Financial advisor Blair duQuesnay followed Warren Buffett’s ‘buy what you know’ advice to purchase her first apartment. She used the famed investor to explain why she hasn’t bought an individual stock in a decade.

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Warren Buffett’s nuggets of wisdom have helped plenty of people make money. Blair duQuesnay, an investment advisor at Ritholtz Wealth Management, parlayed one of the billionaire investor’s most famous tips into purchasing her first home.

She joined Buffett’s army of admirers while in college. Inspired by the Berkshire Hathaway CEO’s stellar track record, she soon tried her hand at stockpicking.

“Following Buffett’s ‘buy what you know’ advice, the first stock I bought was Nordstrom’s department store,” duQuesnay wrote in her contribution to “How I Invest My Money,” a collection of short essays by 25 finance experts about how they manage their personal wealth. The book, edited by Ritholtz CEO Josh Brown and author Brian Portnoy, will be published on November 17.

“A few years later, I violated Buffett’s suggested holding period of ‘forever,’ when I sold the stock to put down a deposit on a studio apartment in midtown Manhattan,” duQuesnay continued.

The fledgling investor told Business Insider that she bought Nordstrom’s stock in mid-2004 and sold it in May 2006, scoring a roughly 80% return. “It felt good to have a winner, but I am confident my return was purely luck, not skill,” duQuesnay said in an email.

The financial advisor revamped her strategy after reading “Winning the Loser’s Game” by Charles Ellis in 2009. The book pointed out that the majority of investors fail to consistently beat the market, so owning the index and earning the market return is a better bet than buying single stocks.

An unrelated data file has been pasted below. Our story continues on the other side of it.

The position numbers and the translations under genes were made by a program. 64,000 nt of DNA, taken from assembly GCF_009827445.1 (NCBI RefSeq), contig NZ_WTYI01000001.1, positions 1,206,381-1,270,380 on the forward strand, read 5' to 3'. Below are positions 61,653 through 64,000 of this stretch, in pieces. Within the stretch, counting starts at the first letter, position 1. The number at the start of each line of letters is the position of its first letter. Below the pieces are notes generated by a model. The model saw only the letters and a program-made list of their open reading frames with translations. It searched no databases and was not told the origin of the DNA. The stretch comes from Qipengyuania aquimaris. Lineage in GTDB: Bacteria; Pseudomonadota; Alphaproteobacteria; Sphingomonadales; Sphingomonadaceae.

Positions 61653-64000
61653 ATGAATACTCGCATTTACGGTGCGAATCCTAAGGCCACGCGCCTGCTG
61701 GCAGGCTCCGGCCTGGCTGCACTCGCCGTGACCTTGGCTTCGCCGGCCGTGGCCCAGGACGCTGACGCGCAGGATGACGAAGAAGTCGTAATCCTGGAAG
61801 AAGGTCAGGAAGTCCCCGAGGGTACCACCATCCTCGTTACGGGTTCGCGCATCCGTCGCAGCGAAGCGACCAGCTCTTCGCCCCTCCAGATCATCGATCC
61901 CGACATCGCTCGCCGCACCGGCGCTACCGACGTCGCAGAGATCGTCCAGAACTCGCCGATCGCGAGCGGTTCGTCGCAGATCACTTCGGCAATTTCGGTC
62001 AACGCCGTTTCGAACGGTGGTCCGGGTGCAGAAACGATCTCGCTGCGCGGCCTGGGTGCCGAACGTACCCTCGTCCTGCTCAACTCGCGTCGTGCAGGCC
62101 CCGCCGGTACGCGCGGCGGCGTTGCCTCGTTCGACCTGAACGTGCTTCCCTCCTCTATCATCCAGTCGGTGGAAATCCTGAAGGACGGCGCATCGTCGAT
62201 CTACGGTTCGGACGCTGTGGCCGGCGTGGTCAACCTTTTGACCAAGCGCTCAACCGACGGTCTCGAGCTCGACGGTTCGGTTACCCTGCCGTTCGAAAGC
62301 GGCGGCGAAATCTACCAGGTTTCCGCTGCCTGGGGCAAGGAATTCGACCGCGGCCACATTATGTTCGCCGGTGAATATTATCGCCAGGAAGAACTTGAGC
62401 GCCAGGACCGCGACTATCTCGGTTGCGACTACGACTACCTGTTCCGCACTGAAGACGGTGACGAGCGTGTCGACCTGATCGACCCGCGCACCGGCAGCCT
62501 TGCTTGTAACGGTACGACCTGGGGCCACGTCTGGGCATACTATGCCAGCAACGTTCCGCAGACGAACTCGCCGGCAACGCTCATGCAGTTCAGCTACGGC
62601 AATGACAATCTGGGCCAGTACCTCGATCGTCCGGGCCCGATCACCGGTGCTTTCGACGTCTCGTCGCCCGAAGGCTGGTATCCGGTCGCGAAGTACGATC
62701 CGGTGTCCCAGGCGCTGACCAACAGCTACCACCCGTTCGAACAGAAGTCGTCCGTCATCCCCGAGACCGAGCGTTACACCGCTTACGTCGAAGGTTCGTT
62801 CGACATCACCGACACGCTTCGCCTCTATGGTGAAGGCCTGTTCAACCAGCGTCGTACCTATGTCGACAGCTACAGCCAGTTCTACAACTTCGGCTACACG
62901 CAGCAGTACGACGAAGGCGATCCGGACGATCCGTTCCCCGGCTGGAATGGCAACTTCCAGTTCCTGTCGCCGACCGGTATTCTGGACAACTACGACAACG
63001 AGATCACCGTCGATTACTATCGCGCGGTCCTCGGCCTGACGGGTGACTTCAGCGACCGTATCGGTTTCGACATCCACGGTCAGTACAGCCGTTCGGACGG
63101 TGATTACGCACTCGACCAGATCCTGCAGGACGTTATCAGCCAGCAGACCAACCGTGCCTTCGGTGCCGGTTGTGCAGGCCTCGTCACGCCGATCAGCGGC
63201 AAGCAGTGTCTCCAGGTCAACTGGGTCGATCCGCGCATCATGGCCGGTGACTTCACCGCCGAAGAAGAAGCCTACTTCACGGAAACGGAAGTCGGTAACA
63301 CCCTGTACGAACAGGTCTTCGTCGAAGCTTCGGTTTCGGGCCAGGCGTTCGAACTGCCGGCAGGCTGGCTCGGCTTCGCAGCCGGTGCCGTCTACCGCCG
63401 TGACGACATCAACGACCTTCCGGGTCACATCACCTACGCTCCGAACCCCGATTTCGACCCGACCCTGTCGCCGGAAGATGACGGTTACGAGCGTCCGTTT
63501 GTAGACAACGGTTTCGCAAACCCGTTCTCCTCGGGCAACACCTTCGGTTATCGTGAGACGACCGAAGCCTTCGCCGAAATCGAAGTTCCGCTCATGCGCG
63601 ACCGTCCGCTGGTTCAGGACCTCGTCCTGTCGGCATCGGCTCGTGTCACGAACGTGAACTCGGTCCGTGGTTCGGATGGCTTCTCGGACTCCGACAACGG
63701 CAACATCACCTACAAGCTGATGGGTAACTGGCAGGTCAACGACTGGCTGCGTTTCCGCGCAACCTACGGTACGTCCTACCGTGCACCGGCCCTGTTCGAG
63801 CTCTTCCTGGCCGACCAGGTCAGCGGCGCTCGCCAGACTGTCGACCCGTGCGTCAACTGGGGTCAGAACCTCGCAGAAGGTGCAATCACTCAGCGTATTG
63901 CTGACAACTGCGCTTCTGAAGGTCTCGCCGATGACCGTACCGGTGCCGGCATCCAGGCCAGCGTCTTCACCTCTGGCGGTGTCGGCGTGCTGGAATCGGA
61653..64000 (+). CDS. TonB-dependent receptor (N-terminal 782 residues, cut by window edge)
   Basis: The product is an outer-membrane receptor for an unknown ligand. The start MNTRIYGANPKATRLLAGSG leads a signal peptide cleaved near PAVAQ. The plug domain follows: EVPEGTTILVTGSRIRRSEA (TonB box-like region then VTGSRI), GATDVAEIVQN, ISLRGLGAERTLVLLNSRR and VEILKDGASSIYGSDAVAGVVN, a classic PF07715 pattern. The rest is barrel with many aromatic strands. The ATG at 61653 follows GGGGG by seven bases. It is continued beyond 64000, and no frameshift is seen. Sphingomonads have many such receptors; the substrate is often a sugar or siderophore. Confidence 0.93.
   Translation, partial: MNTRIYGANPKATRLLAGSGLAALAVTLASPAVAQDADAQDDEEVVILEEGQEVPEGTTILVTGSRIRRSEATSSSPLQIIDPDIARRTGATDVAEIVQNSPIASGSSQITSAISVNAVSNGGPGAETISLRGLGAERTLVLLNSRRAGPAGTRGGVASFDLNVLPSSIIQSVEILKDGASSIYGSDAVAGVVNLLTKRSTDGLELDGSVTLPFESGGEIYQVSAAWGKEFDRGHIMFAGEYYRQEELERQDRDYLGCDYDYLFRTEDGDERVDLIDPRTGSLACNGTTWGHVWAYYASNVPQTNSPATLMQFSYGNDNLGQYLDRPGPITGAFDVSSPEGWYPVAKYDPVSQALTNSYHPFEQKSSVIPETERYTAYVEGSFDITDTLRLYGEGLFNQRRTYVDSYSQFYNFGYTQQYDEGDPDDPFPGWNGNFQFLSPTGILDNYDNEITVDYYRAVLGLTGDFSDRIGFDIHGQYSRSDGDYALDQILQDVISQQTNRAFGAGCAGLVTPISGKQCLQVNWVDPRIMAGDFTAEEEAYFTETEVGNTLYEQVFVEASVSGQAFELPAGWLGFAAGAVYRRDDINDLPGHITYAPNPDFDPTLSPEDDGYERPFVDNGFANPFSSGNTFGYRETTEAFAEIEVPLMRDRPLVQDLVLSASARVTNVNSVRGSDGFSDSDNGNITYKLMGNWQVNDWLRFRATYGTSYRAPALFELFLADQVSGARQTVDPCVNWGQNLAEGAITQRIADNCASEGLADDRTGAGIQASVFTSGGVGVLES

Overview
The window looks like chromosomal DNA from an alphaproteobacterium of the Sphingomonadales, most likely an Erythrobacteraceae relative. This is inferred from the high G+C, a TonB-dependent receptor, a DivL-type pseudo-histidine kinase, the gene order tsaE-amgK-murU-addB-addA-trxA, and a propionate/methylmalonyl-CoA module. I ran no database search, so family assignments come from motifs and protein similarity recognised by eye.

Taking that lesson to heart, duQuesnay hasn’t bought an individual stock since. She used Buffett, who has made billions with shrewd stock picks, as an example of why she sticks to indexes.

“There are no shortcuts for the work he does to value an investment,” she told Business Insider. “I think many personal investors lose sight of the fact that their part-time hobby is Buffett’s 70+ year vocation.”

“Even though I am a financial advisor, I do not spend enough time researching individual companies to be an adequate stock picker,” she added.

The Berkshire chief wholeheartedly agrees with duQuesnay. “In my view, for most people, the best thing to do is to own the S&P 500 index fund,” he said at Berkshire’s annual meeting in May.

That approach lets them gain exposure to a broad cross-section of American businesses without having to pay hefty fees to fund managers, he explained. It also saves them from massive losses if one of their holdings tanks in value, at the cost of missing out on potentially outsized returns.

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Source:: Business Insider


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